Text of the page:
When: 2017-07-01

Collection location: Pride, Louisiana, USA [Click for map]

Who: Logan Wiedenfeld (LoganW)

No specimen available

Growing under oaks, with pine nearby. About as buggy as they come before falling apart.



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By: I. G. Safonov (IGSafonov)
2017-07-01 23:13:35 CEST (+0200)

It’s the cap color, the marbled olive-brown camo of the strongly clavate stipe that suggest something close to T. rubrobrunneus for your collection.
To my knowledge, there are no purple-capped Xanthoconium species in the USA. The caps of X. purpureum are purplish-maroon when very young and fresh (e.g., obs 25158 and obs 207159) and reddish-brown later on (e.g., obs 249308), and the stipes are concolorous but much paler. Some Tylos from the badiceps-ferrugineus group can be lookalikes of purpureum in pictures but less so in the field — see obs 24155 and obs 26524, both of which I think are Tylopilus.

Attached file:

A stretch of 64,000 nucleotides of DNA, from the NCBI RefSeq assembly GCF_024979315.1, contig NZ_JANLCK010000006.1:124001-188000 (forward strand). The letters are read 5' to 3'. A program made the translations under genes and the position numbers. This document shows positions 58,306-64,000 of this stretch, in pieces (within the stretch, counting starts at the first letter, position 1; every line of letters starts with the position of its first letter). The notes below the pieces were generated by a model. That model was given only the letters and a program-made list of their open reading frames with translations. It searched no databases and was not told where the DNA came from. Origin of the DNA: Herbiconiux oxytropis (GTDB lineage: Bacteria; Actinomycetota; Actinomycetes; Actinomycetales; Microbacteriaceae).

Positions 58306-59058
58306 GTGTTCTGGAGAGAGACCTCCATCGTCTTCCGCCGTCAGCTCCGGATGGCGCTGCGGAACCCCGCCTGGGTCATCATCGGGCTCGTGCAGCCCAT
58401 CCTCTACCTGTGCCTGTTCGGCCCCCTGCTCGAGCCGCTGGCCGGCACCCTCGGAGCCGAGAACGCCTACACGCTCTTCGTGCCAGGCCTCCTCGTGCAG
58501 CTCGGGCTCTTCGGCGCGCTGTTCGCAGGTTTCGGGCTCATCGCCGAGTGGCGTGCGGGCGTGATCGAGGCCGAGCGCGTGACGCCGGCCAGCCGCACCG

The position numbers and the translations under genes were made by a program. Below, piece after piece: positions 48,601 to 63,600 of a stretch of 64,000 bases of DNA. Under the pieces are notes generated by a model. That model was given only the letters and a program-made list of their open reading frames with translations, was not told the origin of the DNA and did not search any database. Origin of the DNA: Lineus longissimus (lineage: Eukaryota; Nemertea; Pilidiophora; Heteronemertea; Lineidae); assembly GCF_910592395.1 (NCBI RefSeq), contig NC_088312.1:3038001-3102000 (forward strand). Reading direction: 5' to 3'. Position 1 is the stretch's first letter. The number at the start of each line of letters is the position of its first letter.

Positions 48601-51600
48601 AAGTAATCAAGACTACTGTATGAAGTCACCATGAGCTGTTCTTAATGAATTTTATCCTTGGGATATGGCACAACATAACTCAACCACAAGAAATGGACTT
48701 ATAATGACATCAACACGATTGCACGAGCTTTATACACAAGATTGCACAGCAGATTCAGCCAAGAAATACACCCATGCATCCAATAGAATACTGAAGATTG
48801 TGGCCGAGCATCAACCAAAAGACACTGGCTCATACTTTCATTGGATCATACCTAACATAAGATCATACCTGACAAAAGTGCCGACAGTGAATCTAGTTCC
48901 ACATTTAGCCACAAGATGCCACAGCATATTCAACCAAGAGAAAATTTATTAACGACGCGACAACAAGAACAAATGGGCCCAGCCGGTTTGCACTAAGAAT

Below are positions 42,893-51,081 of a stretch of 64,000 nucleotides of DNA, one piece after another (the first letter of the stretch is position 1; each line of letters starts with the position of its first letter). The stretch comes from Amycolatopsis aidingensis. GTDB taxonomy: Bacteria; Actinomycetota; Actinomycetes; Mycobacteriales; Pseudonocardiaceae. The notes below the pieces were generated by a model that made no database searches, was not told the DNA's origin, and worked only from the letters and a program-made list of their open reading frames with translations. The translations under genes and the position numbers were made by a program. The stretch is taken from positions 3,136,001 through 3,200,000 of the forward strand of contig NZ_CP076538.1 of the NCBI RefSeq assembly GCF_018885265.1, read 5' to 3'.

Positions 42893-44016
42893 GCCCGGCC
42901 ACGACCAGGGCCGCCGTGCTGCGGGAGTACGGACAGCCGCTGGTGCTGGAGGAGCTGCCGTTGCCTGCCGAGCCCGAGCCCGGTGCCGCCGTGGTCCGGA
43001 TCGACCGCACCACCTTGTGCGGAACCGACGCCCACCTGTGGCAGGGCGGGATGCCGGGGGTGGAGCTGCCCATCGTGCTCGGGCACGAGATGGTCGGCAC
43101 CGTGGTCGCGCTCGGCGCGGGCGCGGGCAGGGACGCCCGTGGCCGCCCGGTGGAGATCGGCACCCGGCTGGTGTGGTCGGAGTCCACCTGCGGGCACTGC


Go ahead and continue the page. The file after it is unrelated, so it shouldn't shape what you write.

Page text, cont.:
After seeing many collections of Xanthos and Tylos over the years, the fine morphological tell-tale traits that form the gestalt generic and species concepts will eventually sink in.
I hope some of this helps.

Honest Question:
By: Logan Wiedenfeld (LoganW)
2017-07-01 21:23:15 CEST (+0200)

How do you distinguish between purple Tylopilus species and purple Xanthoconium?

My thinking was this fb was less purple and more maroon. There was no pinkish cast to the pore surface either. I think it’s also noteworthy that the bugs seem less inclined to go to work on bitter Tylopilus species, at least in my experience. I routinely fine mature sporulating fbs that are untouched or nearly so.

As always, Igor et al., I’m grateful for your help.